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DNA testing bill modified

first_img April 15, 2006 Regular News DNA testing bill modified Jan Pudlow Senior Editor With a unanimous vote and no debate, a last-minute revised bill doing away with DNA testing deadlines for those in prison trying to prove their innocence cleared its last committee and is headed to the House floor.The day after the State Administration Council’s March 29 vote in the House, Jennifer Greenberg, executive director of the Florida Innocence Initiative, called the new version troubling because it “removes two critical rights” for those trying to prove their innocence.Sen. Alex Villalobos, R-Miami, sponsor of SB 186, called the House version “wrong” and said he will not change his bill.“The truth is the truth, regardless of who it benefits or who it hurts. That is what the justice system is all about: seeking out the truth,” Villalobos said. “Some people will like it and some people won’t. You can’t pick and choose what you are going to use to benefit yourself. That is immoral. It seems like the House is trying to somehow say the truth is only important under certain circumstances. That’s wrong.”Last-minute changes to HB 61 sponsored by Rep. John Quiñones, R-Kissimmee, and Rep. Ellyn Bogdanoff, R-Ft. Lauderdale, concerned Greenberg, who said she was taken by surprise by what was changed with a strike-all amendment.“The DNA bill is going through the committees beautifully and is finally working toward creating an opportunity for the wrongfully incarcerated. Much of the good intention has been absolutely stripped from the House version,” Greenberg said. “It cannot be the final outcome with zero opportunity for debate and not one negative vote. I am perplexed and only hope we can get back to a bill that has a prayer of doing justice for citizens suffering the devastation of wrongful incarceration.”The two 11th-hour changes that upset Greenberg and Villalobos would eliminate the right of a defendant to ask for subsequent DNA testing if more sophisticated DNA tests become available, which has occurred in the past. It also removes the rights of defendants to use DNA testing to mitigate their sentences. Greenberg explained this becomes very important in situations when a co-defendant may have been involved in an underlying crime, such as burglary, but did not actually commit the rape or murder that puts them in prison for life, based on the testimony of a co-defendant who cuts a deal with the state.Asked about the last-minute changes, Quiñones and Bogdanoff both said they were suggested by House State Administration Council Chair Rep. Dan Brown, R-DeFuniak Springs.“There was concern in the committee that we could continue to ask for testing after testing after testing. So this change provided the ability to have the DNA test while at the same time not to continue on with the same petition,” Quiñones said.Bogdanoff said the changes were intended to address concerns about providing crime victims with finality, and keeping defendants from “getting a second bite of the apple.” It outlines a procedure for judges to ask defendants about DNA testing at the time of accepting pleas.Villalobos stressed that “finality for victims is when the guilty party pays for the crimes.”Bogdanoff said she believes Greenberg’s and Villalobos’ issues were “unintended consequences” that they still have time to address.“I wanted the bill to go through all the committees and go to the floor,” Quiñones said. “There may still be room for some compromising to do yet.”Florida Bar President-elect Hank Coxe voiced the Bar’s support of the general issue of doing away with the July 1 deadline for post-conviction testing contained in HB 61, because it falls under the umbrella of administration of justice. Coxe testified the bill would accomplish three things: True perpetrators of crime will be punished; the rights of the innocent will be addressed; public trust in the system will not be diminished.“It is, actually, the public trust above all that has brought this issue to a head,” testified Coxe, a criminal defense attorney.“And I say that because we recognize that we are as human in the judicial system as any other part of government or society as a whole. This addresses our human failures.”center_img DNA testing bill modifiedlast_img read more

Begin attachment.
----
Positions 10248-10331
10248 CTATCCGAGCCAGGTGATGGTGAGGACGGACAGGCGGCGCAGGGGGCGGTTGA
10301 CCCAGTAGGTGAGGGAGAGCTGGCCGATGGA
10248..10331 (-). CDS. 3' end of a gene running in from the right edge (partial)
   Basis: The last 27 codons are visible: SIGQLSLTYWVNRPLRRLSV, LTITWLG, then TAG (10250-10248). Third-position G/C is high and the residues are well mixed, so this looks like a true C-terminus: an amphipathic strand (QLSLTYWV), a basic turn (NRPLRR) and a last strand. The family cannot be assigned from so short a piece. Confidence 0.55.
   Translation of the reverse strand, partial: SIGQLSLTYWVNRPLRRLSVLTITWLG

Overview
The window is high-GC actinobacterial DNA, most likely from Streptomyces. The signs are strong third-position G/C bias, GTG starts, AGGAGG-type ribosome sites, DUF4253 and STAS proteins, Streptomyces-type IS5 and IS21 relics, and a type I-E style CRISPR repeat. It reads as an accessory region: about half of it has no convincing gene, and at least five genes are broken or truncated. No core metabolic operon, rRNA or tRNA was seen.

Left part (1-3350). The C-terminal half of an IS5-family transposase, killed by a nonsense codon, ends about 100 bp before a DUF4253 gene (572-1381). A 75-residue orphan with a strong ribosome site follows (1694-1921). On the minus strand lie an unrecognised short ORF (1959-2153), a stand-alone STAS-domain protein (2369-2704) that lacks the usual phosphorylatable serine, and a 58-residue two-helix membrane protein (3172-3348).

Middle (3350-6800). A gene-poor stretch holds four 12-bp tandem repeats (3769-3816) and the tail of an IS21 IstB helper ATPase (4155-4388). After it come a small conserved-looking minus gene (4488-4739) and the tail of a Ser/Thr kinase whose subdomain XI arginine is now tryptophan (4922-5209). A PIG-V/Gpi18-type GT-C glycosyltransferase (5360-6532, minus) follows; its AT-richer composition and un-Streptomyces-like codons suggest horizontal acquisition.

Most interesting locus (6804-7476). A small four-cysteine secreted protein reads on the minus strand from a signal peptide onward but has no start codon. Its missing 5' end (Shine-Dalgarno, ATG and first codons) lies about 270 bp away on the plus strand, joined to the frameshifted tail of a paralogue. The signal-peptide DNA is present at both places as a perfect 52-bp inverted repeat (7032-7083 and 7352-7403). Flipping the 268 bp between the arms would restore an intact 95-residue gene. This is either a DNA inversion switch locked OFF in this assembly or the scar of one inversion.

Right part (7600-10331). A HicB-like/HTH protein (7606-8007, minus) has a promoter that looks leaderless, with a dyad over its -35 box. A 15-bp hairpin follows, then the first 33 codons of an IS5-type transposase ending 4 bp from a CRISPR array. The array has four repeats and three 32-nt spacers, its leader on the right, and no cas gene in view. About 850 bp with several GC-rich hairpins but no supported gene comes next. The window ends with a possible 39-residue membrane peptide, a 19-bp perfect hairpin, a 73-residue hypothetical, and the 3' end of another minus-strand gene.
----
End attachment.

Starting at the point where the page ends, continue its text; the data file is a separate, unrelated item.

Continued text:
Josh Stewart out for Texas game

first_imgIf you’re looking for the comments section, it has moved to our forum, The Chamber. You can go there to comment and holler about these articles, specifically in these threads. You can register for a free account right here and will need one to comment.If you’re wondering why we decided to do this, we wrote about that here. Thank you and cheers! Photo Attribution: USATSI Photo Attribution: USATSIGood stuff from Kelly Hines here. She scooped on Instagram that Josh Stewart said he will not play the Texas game but will be back for Baylor next week.Full story here.How mad is Gundy going to be when he finds out that his star receiver is leaking the injury report on Instagram??That company is garbage! The company that bought it for $1 billion is garbage, too!Here’s the post:And here’s proof of that in case I start getting phone calls pic.twitter.com/mEeNNIy1jN— Brendon Morris (@brendon_wm) November 16, 2013last_img read more

Indigenous artists shine at Folk on the Rocks festival in Yellowknife

first_imgCharlotte Morritt-Jacobs APTN National NewsFestival goers from across Canada flocked to the annual Folk on the Rocks weekend in Yellowknife.This year, many notable Indigenous artists took to the stage sharing their talent with the [email protected]@aptncharlottelast_img